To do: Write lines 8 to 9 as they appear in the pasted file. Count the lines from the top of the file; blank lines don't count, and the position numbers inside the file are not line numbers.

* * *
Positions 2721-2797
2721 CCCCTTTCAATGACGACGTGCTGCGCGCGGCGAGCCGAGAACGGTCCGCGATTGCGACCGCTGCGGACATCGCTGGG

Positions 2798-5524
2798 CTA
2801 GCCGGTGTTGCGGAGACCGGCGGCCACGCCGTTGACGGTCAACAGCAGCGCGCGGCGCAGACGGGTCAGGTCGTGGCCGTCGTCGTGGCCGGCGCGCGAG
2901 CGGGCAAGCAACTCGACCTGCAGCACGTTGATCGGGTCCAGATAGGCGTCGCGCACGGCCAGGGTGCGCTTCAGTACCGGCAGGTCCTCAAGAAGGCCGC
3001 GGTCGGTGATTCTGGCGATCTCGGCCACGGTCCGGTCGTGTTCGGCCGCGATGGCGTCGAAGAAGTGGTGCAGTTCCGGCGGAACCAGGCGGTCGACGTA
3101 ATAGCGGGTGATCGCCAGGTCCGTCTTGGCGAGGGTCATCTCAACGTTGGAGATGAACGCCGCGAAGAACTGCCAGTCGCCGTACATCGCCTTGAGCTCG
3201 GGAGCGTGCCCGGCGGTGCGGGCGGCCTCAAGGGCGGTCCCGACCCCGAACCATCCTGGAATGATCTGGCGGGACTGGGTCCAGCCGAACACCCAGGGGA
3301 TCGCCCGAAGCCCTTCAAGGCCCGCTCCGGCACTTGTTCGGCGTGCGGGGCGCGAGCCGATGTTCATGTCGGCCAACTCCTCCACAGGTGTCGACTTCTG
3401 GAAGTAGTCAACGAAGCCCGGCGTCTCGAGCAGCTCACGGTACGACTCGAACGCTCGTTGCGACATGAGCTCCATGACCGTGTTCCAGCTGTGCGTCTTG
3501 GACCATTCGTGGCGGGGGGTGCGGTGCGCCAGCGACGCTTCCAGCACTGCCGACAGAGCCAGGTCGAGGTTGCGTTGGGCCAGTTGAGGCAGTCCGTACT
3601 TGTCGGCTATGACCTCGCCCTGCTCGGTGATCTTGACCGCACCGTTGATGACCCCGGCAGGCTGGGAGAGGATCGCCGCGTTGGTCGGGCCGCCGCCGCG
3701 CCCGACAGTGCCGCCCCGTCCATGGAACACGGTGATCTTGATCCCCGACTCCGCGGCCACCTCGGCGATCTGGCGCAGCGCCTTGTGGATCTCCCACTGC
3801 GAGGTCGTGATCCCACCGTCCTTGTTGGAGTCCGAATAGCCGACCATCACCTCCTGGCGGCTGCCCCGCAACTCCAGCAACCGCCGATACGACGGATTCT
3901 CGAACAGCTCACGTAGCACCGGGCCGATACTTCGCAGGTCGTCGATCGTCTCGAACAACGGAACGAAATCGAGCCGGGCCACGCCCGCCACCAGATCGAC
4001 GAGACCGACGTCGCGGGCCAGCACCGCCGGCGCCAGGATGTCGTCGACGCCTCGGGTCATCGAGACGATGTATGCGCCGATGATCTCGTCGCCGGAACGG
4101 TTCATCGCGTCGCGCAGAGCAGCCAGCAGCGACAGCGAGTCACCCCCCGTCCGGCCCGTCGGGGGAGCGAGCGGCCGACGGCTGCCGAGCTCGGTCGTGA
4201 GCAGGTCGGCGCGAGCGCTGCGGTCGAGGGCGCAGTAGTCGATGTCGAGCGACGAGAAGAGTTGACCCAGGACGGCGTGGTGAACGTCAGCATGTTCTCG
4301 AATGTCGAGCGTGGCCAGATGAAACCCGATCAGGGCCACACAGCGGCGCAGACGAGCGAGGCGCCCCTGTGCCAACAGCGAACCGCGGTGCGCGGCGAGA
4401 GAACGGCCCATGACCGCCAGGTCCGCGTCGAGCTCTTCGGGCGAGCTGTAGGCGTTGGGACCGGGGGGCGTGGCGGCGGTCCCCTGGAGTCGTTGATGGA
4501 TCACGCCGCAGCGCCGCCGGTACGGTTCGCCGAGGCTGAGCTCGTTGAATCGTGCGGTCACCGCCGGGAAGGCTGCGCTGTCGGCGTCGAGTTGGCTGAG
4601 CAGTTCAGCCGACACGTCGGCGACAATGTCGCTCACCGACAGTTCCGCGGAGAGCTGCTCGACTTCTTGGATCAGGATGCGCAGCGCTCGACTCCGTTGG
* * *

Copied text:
3101 ATAGCGGGTGATCGCCAGGTCCGTCTTGGCGAGGGTCATCTCAACGTTGGAGATGAACGCCGCGAAGAACTGCCAGTCGCCGTACATCGCCTTGAGCTCG
3201 GGAGCGTGCCCGGCGGTGCGGGCGGCCTCAAGGGCGGTCCCGACCCCGAACCATCCTGGAATGATCTGGCGGGACTGGGTCCAGCCGAACACCCAGGGGA